By now you probably know the story of Antoinette Tuff, a Georgia school employee possessing courage, common sense and wisdom along with the ability to keep her cool in a terrifying situation. She talked down a heavily armed gunman who had gotten past the school’s security system and undoubtedly saved many adult and children’s lives. For once, no one got hurt and tragedy was averted.
The school system, which provided crisis training instead of armaments, and Antoinette Tuff , who had highly developed qualities of understanding and respectful human interaction, averted a tragedy. The gunman was brought to a point of de-escalating his fury enough to think about what he was doing and its consequences, and to stop himself while he still could. Antoinette Tuff then gave him the confidence to stay with his decision, put down his arms, lie down peacefully and surrender. The only shouting heard on the recording is when the police announced their arrival.
We fully acknowledge the character and competence of the heroine and the extraordinary cool she displayed in such a terrifying situation. The techniques that she used are also present in the tool boxes of mediators and collaborative attorneys who have also been trained to strive for peaceful conflict resolution.
Ms. Tuff set the stage for the gunman to make the difficult decisions needing to be made. Those of us in the Alternate Dispute Resolution community help our clients get beyond their angers and fears, to overcome unrealistic expectations and to tap into their abilities to solve their problems and to make the decisions that have to be made to resolve their less dramatic, but no less complicated, situations. We help them to fully understand the issues and to identify their needs and those of the others within the scope of their dispute. We also do all this, in part, by helping to create and enforce a climate of mutual respect.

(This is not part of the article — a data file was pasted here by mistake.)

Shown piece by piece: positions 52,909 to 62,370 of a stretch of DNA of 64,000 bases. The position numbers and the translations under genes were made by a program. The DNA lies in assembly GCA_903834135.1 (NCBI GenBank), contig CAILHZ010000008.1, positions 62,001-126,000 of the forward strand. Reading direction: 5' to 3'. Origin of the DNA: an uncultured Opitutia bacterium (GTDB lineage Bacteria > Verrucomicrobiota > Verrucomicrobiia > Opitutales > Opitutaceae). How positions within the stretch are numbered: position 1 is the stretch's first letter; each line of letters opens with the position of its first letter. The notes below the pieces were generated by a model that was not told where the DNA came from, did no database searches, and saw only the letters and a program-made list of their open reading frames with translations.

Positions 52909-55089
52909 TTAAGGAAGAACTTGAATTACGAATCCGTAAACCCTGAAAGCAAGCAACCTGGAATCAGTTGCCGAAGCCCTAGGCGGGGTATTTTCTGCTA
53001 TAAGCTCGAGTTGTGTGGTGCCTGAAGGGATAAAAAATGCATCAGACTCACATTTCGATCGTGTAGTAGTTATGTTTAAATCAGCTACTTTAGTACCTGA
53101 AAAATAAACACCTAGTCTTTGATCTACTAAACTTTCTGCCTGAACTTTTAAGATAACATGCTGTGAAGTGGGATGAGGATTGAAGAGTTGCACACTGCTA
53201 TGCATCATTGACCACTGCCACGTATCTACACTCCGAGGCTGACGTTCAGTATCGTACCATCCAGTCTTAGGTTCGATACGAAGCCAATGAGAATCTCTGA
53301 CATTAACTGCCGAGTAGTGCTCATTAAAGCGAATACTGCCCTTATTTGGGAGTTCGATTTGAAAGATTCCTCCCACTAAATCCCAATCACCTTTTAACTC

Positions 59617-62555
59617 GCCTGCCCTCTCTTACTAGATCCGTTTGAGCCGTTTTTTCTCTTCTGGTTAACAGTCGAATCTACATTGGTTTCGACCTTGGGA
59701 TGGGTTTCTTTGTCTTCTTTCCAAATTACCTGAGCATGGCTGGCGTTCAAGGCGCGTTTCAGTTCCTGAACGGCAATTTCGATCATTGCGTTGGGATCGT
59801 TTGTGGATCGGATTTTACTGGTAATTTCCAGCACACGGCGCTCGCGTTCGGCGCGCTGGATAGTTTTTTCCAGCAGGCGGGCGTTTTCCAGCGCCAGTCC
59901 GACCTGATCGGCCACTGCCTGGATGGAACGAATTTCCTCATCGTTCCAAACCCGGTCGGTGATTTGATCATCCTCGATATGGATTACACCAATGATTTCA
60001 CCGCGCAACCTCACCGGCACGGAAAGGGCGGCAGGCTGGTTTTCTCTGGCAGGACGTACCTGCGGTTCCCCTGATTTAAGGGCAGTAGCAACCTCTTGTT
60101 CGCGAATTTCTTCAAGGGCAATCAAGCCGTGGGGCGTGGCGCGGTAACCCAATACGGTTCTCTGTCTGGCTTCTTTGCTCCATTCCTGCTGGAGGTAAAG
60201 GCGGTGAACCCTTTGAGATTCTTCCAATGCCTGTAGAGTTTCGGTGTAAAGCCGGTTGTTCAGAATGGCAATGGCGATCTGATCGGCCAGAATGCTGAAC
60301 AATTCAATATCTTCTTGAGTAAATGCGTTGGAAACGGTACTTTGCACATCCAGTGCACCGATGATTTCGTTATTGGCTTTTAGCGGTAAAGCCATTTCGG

That same climate of respect that saved lives in Georgia enables parties in mediation or collaborative practice cases to find their paths through their fogs of negative emotions and tap into those “better parts” of themselves to move forward with intelligence. Where they are successful, and most cases begin mediation, there is the additional payoff of increased possibilities for future cooperation. That is why few previously mediated cases come into the courts for post-divorce litigation.
Lots of times folks who are in major conflicts automatically go into warrior-mode, seeking “big gun” representation and ready to do “scorched-earth” tactics. In warrior-mode, other aspects of human behavior are often not reachable and parties can be limited to exchanging poorly thought-out one-sided ultimatums or otherwise not be fully able to address the big picture. No case should begin with the assumption that this is the best or only way to handle their situation and it is always useful to explore whether a less aggressive mode would have a better probability of success.
When it comes to resolving a divorce or other significant conflict, such as problems between or among warring siblings over a parent’s estate, or a business dispute such as an employment problem or a partnership split, we all have choices as to how to proceed. Sometimes a litigant can be persuaded to side-step from a court case to give mediation or a Collaborative resolution a chance.
Antoinette Tuff should be an inspiration for us all.
Elaine Nissen, Esq.